Since they had to share the file with me, getting access to the presentation on the day was easy and, even if other students were absent, the rest of the group could still do their presentation. The "John did the Powerpoint, and he's away today so we can't do our presentation" excuse was no longer applicable.
I also asked students to be involved in assessing their peers using Google Forms. It included a couple of compulsory questions like their name and the stage they were assessing. I like to include names so that I don't get silly comments and votes.
This was pretty simple scheme and seemed to work well. I toyed with the idea of getting them to make comments but on reflection it would have taken too long - especially by the eighth presentation.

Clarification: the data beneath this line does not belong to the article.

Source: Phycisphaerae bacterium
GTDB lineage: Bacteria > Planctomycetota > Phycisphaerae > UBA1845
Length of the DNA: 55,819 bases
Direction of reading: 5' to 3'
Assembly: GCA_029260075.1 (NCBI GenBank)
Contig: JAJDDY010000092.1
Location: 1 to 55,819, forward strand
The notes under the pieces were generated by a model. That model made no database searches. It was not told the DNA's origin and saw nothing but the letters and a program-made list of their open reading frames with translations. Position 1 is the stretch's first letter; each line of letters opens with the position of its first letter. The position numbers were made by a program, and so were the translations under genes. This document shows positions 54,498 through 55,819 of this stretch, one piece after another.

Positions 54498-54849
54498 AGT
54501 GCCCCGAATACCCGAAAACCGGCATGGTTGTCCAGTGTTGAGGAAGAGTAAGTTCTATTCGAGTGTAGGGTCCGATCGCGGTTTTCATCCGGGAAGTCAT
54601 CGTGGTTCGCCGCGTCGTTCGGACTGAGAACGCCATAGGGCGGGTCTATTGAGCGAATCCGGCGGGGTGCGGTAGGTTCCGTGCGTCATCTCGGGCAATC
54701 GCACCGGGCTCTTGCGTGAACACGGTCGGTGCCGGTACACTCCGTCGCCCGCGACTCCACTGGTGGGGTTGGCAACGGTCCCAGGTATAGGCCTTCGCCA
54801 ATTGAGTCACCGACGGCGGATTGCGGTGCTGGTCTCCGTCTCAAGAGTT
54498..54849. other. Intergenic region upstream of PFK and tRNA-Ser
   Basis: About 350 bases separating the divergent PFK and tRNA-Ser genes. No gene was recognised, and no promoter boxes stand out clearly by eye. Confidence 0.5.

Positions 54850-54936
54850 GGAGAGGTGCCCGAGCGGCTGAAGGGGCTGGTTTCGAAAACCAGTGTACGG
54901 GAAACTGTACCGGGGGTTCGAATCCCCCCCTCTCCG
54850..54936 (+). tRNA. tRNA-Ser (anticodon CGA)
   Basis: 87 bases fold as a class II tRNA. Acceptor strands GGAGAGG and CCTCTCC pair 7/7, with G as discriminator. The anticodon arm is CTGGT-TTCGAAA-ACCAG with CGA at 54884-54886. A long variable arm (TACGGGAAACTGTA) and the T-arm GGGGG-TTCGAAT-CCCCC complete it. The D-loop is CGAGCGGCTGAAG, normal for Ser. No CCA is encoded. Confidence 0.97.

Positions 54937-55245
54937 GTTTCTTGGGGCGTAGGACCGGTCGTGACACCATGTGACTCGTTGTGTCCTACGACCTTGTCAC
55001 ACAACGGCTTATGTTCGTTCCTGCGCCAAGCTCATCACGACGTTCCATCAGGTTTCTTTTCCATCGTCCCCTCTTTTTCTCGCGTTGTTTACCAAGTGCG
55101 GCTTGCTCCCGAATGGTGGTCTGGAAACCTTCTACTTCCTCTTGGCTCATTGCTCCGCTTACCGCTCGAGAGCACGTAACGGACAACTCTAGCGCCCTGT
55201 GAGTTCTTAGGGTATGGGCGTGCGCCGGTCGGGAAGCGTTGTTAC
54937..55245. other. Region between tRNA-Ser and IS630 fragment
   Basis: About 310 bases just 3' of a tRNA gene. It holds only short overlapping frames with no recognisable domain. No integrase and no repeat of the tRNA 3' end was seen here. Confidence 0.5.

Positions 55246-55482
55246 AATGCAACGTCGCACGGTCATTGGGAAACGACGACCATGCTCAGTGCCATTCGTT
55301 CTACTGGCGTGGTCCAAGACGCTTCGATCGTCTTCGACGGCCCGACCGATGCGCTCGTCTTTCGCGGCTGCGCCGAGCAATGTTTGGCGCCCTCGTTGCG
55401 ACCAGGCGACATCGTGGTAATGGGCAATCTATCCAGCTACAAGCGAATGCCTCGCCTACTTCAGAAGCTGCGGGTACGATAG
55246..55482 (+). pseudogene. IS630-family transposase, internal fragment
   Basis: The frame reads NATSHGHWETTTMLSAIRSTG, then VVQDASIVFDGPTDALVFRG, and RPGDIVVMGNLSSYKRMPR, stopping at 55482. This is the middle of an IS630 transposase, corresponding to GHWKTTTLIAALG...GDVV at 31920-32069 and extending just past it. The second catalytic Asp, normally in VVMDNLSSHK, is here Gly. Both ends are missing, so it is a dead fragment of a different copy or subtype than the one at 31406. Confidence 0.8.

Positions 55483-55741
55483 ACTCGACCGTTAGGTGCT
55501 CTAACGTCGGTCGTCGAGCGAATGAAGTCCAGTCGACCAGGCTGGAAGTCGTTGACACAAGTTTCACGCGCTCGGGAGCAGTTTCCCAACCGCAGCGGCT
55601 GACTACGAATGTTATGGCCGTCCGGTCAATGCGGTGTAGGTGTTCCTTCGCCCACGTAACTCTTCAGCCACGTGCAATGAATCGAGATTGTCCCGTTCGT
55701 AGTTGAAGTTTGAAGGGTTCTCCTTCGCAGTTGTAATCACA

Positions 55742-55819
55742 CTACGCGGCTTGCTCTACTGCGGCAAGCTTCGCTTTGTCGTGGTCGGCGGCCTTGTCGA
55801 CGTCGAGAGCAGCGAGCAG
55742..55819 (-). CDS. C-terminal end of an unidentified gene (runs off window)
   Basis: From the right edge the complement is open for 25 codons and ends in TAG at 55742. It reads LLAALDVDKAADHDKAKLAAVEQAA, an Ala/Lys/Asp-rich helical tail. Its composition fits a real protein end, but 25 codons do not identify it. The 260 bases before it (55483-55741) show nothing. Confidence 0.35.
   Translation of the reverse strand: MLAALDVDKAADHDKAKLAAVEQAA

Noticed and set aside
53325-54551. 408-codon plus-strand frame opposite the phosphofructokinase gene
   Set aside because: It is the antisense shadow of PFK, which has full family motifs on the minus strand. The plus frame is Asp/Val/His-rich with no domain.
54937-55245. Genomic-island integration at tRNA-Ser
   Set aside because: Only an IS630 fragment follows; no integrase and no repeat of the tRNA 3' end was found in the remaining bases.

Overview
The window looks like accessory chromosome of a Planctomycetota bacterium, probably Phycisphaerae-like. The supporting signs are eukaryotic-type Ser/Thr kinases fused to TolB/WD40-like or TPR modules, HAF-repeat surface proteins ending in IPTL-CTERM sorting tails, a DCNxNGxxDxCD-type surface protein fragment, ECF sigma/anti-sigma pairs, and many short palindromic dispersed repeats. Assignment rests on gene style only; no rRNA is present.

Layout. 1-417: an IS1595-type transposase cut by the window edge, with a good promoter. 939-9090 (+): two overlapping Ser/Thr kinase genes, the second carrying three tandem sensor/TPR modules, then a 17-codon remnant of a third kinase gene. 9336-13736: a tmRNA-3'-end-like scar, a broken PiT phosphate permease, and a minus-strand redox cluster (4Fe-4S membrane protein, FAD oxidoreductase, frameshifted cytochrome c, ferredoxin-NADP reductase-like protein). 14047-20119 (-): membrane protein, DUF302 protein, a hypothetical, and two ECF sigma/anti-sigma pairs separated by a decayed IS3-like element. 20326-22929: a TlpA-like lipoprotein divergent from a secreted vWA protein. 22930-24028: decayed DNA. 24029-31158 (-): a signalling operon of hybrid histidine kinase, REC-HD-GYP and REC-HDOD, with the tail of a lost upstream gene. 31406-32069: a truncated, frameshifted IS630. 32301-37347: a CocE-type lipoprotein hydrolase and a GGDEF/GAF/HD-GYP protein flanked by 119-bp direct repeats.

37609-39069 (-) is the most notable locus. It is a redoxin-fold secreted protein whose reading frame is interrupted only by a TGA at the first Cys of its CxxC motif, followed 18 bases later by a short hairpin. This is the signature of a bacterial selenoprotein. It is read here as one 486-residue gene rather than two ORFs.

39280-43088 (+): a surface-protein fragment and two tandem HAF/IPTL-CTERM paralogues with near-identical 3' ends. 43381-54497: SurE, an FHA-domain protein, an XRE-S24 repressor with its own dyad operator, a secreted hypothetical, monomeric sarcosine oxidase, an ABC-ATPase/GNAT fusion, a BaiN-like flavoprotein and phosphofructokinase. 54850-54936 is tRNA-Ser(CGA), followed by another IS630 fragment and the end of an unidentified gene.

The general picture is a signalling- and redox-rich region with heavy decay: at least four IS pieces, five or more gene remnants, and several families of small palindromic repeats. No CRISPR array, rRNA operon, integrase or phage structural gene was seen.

Finally, I could go to the 'responses' page for this form and use the 'average' formula (see results in red below) to get an overview of what students thought about their peers. Hence the need to use the 1-5 rating scale. Mostly the student rating was similar to my own (blue rating below) which was interesting.
This all depends on getting one-to-one access to computers but I would regard it as a very successful series of lessons which promoted collaboration and peer assessment to a high level.